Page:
Gamay is the second most important grape (behind Pinot Noir) of Burgundy, France, and is the main grape used in the wines of Beaujolais.
Often times, the wines are bright purple in color and exhibit fruit flavors of bananas, peaches, and plums.
Most Beaujolais wines are best enjoyed young, within two years of the harvest year, although some Beaujolais wines are well worth cellaring for a few more years to mature.
Beaujolais Nouveau is a type of Beaujolais wine that is released on the third Thursday of November following each harvest season, and is a ceremonial wine celebrating the success of the harvest past. The grapes are fermented for a few days and then immediately bottled. The origins of Nouveau date to 1951, but it wasn’t until the late 1980s that Beaujolais Nouveau soared to popularity, especially in Asia and North America.
The wines are usually inexpensive and taste rather fruity. Producers like Georges Doboeuf and Joseph Drouhin are the more popular brands.
Cheap, young wines are sometimes easy targets for the wine critics, but in reality, there are many worse wines for pairing with your Thanksgiving turkey dinner or other holiday meals in December. The light and juicy fruit isn’t overpowering for most dishes, and the acidity in the wine is important for breaking down fats and proteins.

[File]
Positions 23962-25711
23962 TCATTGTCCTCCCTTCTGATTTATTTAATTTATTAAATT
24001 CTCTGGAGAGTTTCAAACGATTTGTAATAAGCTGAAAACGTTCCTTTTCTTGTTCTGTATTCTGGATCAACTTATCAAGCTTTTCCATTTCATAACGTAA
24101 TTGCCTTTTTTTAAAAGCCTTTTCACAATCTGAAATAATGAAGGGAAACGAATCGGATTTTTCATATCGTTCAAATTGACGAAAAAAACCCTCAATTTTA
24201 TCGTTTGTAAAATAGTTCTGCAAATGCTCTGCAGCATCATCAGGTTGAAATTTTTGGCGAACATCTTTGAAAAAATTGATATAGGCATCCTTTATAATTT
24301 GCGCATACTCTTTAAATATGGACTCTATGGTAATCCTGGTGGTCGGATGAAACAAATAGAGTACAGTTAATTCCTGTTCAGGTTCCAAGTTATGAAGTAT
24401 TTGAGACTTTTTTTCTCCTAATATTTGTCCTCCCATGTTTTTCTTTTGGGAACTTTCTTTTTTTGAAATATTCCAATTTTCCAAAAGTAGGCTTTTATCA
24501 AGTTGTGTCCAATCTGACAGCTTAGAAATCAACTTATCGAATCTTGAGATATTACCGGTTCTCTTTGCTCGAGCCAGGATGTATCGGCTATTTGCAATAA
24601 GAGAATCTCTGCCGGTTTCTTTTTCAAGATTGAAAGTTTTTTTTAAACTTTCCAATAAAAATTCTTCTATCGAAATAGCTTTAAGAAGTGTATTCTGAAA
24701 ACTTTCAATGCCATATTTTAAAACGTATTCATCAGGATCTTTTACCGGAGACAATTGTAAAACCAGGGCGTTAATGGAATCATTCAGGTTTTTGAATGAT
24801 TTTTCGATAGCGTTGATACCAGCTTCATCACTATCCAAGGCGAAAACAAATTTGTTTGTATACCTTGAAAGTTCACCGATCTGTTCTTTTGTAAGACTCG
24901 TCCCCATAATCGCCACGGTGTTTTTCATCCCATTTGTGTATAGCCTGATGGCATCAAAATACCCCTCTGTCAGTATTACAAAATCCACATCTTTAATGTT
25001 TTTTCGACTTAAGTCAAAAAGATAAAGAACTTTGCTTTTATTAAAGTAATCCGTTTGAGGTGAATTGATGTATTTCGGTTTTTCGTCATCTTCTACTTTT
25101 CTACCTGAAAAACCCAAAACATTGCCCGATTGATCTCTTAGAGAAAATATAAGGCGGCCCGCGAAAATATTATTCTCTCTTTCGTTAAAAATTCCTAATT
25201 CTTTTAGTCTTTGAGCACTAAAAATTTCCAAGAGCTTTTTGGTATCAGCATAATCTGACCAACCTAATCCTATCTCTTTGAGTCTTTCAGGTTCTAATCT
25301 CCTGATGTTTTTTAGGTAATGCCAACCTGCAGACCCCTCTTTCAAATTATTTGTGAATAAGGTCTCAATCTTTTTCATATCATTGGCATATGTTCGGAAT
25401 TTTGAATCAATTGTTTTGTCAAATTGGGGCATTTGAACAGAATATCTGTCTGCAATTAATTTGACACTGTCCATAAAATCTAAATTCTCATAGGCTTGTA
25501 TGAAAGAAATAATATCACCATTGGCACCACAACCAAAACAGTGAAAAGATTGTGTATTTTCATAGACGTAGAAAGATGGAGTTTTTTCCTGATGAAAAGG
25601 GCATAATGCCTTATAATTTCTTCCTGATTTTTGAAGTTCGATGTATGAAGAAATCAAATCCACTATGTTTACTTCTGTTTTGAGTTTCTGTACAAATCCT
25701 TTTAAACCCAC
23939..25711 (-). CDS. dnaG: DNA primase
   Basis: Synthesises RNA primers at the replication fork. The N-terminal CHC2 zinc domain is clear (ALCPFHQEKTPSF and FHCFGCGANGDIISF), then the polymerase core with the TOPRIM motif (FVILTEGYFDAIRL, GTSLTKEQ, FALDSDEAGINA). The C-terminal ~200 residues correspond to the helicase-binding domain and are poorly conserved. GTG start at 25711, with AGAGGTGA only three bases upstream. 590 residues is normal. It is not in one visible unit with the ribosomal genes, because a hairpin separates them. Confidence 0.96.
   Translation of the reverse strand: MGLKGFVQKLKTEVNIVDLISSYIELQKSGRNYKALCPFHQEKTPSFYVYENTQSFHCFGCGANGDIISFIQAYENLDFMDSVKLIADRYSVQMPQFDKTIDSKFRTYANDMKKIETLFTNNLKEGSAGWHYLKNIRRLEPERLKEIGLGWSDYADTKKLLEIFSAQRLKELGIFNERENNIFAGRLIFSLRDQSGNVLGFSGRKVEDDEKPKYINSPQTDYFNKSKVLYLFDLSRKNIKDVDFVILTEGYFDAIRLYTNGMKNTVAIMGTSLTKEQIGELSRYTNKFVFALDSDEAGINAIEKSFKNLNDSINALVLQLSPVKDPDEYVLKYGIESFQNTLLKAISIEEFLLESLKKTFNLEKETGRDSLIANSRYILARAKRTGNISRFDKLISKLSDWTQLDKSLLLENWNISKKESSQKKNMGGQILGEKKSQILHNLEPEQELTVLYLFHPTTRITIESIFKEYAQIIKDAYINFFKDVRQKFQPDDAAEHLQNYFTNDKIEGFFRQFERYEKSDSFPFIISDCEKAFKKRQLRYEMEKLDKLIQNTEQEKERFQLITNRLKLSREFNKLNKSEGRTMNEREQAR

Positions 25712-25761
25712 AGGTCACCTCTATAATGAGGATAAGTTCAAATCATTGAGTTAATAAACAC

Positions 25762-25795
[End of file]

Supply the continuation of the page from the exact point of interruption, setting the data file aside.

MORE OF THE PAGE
Most wine shops will load up on the Nouveau around Thanksgiving. By mid-December, many proprietors will be looking to unload the Nouveau wine at a discount in order to make room for more expensive wines for the holiday shoppers, and this is a great opportunity to pick up Beaujolais Nouveau for bargain prices.
There are also some serious Beaujolais cru (single-vineyard) wines that are considered high on the list of great wines to drink.
There are ten different crus in total, each offering different nuances and flavors that Gamay can produce. From north to south: St.-Amour, Juliénas, Chénas, Moulin-à-Vent, Chiroubles, Fleurie, Morgon, Régnié, Côte de Brouilly, and Brouilly.
Wines from Moulin-à-Vent are considered the most noble, and are often more expensive.
For the very interested wine discoverer, seek out wines labeled, Bourgogne Passetoutgrains. These blended wines are produced from at least one-third Pinot Noir and a balance of Gamay. They are produced in another appelation within Burgundy called Mâconnais.
The grape also grows in parts of Italy, Spain, and California, where it makes wines that are interesting in character, but usually uninspiring.